Why did the contract talks between the Washington Redskins and QB Kirk Cousins stall before this year’s deadline? The numbers had to be right for Cousins to commit to the Redskins long-term, just like the numbers had to be right for the Redskins to commit to their QB. That obviously didn’t happen, and the gap between what the Redskins were offering, and what would get a deal done were far apart.
According to Ian Rapoport, the deal that the Redskins offered to Kirk Cousins in May, was the same deal they offered him before the deadline. Cousins never brought a counter offer to the table, and has said he wants to wait until after this year to see the state of the organization, and to gauge his future then.
According to sources informed of the situation, the way the negotiations were handled were part of the reason, as well. For instance, Washington made this offer to Cousins in May. Then, Allen met with Cousins' agent, Mike McCartney, for drinks in Chicago. Later, Allen flew out to meet with Cousins and his father in a very positive meeting that lasted more than four hours.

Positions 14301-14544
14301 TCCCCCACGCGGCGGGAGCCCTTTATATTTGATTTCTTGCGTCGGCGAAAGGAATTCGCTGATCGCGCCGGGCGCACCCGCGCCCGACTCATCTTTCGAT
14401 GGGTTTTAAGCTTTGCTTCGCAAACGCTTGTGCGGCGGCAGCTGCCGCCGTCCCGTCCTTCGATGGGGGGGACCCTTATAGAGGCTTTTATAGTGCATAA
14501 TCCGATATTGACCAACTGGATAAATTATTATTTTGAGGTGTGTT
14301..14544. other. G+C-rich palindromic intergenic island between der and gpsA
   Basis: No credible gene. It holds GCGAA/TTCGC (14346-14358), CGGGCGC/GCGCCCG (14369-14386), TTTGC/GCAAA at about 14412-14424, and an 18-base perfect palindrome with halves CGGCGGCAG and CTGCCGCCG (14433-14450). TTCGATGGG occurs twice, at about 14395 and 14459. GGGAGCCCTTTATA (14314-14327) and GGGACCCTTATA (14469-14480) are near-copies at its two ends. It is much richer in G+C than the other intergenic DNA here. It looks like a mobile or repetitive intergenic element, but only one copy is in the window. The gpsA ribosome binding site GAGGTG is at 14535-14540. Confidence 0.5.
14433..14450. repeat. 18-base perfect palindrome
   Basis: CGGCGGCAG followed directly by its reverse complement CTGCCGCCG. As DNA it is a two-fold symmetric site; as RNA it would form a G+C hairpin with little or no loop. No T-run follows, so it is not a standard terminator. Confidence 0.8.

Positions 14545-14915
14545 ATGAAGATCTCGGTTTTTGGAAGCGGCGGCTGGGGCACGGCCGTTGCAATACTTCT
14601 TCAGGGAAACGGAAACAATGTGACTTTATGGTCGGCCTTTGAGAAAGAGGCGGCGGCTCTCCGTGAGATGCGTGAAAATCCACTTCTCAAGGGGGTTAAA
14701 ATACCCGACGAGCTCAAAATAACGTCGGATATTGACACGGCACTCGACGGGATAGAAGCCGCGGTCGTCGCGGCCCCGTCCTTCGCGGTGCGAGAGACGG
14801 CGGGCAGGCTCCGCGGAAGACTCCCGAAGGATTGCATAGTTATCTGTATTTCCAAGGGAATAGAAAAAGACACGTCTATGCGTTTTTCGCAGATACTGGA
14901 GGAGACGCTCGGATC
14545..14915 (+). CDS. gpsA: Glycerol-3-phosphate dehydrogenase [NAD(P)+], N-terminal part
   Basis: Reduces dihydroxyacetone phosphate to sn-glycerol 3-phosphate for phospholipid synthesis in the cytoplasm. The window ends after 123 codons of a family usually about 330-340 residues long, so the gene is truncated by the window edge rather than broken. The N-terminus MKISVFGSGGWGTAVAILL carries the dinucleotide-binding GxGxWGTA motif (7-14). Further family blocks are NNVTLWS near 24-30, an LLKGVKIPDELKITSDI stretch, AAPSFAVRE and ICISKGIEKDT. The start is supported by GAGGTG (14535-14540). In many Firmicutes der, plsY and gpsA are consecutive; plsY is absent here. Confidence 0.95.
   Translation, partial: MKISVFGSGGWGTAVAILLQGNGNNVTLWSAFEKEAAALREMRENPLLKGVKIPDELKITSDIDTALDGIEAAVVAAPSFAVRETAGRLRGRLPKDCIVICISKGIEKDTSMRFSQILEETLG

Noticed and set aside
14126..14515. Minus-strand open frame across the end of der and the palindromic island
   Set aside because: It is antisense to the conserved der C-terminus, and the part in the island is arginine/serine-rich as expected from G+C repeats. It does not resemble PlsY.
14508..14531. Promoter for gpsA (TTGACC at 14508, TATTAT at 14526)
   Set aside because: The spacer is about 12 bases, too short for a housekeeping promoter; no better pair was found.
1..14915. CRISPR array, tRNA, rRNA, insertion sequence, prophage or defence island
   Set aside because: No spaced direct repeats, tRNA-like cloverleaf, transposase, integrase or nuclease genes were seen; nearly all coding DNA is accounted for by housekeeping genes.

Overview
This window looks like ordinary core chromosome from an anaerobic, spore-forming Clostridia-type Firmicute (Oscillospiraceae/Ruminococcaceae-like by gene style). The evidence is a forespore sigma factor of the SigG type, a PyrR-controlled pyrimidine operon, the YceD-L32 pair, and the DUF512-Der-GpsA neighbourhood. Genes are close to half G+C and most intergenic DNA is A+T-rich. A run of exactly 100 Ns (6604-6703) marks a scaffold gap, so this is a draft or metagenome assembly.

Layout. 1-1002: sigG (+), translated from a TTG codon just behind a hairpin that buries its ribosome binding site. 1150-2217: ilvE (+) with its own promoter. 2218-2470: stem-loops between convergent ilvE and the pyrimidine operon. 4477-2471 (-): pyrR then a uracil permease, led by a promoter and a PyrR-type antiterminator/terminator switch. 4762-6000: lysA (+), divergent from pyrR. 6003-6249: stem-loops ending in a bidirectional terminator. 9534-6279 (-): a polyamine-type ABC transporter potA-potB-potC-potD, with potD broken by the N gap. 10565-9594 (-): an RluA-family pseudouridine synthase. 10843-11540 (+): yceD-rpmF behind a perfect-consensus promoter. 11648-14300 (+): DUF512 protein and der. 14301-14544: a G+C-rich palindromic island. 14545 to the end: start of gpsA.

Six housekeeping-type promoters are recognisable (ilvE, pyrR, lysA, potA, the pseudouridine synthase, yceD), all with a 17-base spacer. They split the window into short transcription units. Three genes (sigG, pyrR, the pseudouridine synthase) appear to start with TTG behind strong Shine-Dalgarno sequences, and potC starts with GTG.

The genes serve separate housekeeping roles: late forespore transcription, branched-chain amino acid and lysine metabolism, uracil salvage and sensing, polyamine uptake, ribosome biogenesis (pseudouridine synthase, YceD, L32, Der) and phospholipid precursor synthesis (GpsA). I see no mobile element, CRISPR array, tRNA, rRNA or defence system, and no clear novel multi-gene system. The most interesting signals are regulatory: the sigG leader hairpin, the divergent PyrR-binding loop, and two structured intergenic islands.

Following the meeting, Allen said the team would be making another offer to Cousins before the July 17 deadline. What did Cousins receive in July? Literally an identical offer as the team made him in May. Nothing changed and that's why talks went nowhere.
Here is Redskins Team President Bruce Allen’s statement after the deadline passed and a long-term deal was not signed.
The guaranteed money in this offer was not on top of the ~$24 million Cousins was already guaranteed this year playing on the franchise tag, and was obviously not going to get a deal done. The Redskins and Kirk Cousins have another season to evaluate each other and the future of their relationship. The team has the option to franchise him for a third time next year, and the cost keeps rising. The transition tag will be worth ~$28 million, while the exclusive and non-exclusive tags will be worth ~$34 million. Now back to regularly schedule season opener.